'The Founder' - Movie Review
A biopic that hopes to give the audience a deep insight into the life-and-times of the McDonald's founder has gotten most of its facts right but unfortunately it prefers to be conciliatory rather than aggressive in its approach to charting this unauthorized cinematic biography
Director: John Lee Hancock
Cast: Michael Keaton, John Carroll Lynch, Nick Offerman, Laura Dern, Patrick Wilson, B.J. Novak, Linda Cardellini, John Lynch, Griff Furst, Justin Brooke, Mathias Alvarez
A biopic that hopes to give the audience a deep insight into the life-and-times of the McDonald’s founder has gotten most of it’s facts right but unfortunately it prefers to be conciliatory rather than aggressive in it’s approach to charting this unauthorized cinematic biography.
Scriptwriter Robert Siegel writes up a dramatized account of the true story of how Ray Kroc (Michael Keaton), a struggling salesman from Illinois, met Mac (John Carroll Lynch) and Dick McDonald (Nick Offerman), who were running a burger operation in 1950s Southern California. Impressed by the brothers' and seeing franchise potential in their speedy system of making the food, Kroc wrests control of the company from the brothers and creates a multi-billion dollar empire of his own. Finders keepers they say and that’s what Ray Kroc did to the burger outlet with a hot-selling idea.
There are ethical issues at play here and we can feel the steely dark side of the opportunist in Kroc’s demeanor but the wholesome treatment by John Lee Hancock (The Blind Side, Saving Mr Banks) does not allow for any edginess in the telling of it.
Siegel's screenplay starts with Kroc, the Chicago-reared son of Czech immigrants, who at over 50, a salesman of sorts is down to the rubber trying to sell a five spindle multi-mixer to restaurant owners and managers in the Midwest- till he comes across the burger joint and makes history en route to his many millions.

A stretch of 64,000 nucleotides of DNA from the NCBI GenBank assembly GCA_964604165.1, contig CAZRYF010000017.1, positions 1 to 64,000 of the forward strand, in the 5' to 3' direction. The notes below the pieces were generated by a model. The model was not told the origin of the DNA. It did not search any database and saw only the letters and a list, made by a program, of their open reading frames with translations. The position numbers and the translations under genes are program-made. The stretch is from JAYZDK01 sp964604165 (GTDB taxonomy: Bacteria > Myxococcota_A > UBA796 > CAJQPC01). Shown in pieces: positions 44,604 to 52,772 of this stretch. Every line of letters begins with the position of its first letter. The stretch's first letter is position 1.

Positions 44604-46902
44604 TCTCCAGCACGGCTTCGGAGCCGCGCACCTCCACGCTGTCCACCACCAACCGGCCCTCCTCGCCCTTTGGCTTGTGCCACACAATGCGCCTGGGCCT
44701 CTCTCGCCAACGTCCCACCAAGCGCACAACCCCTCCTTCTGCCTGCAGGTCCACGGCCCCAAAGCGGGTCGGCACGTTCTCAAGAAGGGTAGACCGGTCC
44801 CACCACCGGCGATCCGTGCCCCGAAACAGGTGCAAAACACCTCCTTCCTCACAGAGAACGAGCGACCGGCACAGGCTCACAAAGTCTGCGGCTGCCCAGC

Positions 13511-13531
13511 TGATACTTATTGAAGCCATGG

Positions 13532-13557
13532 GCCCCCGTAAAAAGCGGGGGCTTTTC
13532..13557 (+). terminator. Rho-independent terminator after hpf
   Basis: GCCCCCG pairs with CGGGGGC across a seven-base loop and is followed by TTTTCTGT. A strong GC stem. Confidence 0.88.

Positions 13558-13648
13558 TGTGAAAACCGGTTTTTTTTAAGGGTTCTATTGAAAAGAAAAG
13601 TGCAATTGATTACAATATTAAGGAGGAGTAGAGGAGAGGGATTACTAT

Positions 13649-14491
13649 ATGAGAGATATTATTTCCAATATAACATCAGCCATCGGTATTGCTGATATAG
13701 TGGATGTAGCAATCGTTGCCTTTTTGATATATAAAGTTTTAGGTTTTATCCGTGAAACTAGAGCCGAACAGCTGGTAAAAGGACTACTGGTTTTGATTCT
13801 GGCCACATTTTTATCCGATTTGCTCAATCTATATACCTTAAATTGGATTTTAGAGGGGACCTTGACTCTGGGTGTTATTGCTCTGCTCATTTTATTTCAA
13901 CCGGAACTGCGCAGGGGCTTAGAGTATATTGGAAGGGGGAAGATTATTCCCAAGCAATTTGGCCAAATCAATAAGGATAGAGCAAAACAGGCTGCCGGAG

Kroc's secretary June (Kate Kneeland) alerts him to the requirement of eight mixers for the McDonald stand in Southern California and Kroc, seeing an opportunity in that decides to do a personal delivery. The brothers had reduced their menu to best-selling items and worked out homemade inventions to ready them as efficiently as possible. Kroc fired up by their entrepreneurial genius, decides to go for broke on the expansion of it. “Business is War” he states when the older brother refuses permission to add a powder based shake to the menu.
Keaton plays Kroc singularly driven by the urge to do more. He may be a pathetic human being but make no mistake he is a vulture when it comes to business. It’s a vigorous performance aided by poignant turns from the rest of the cast included Laura Dern who plays his neglected wife. But for the performances, this film would have been just a little too wishy-washy in its attempts to overlook the predator in the man!
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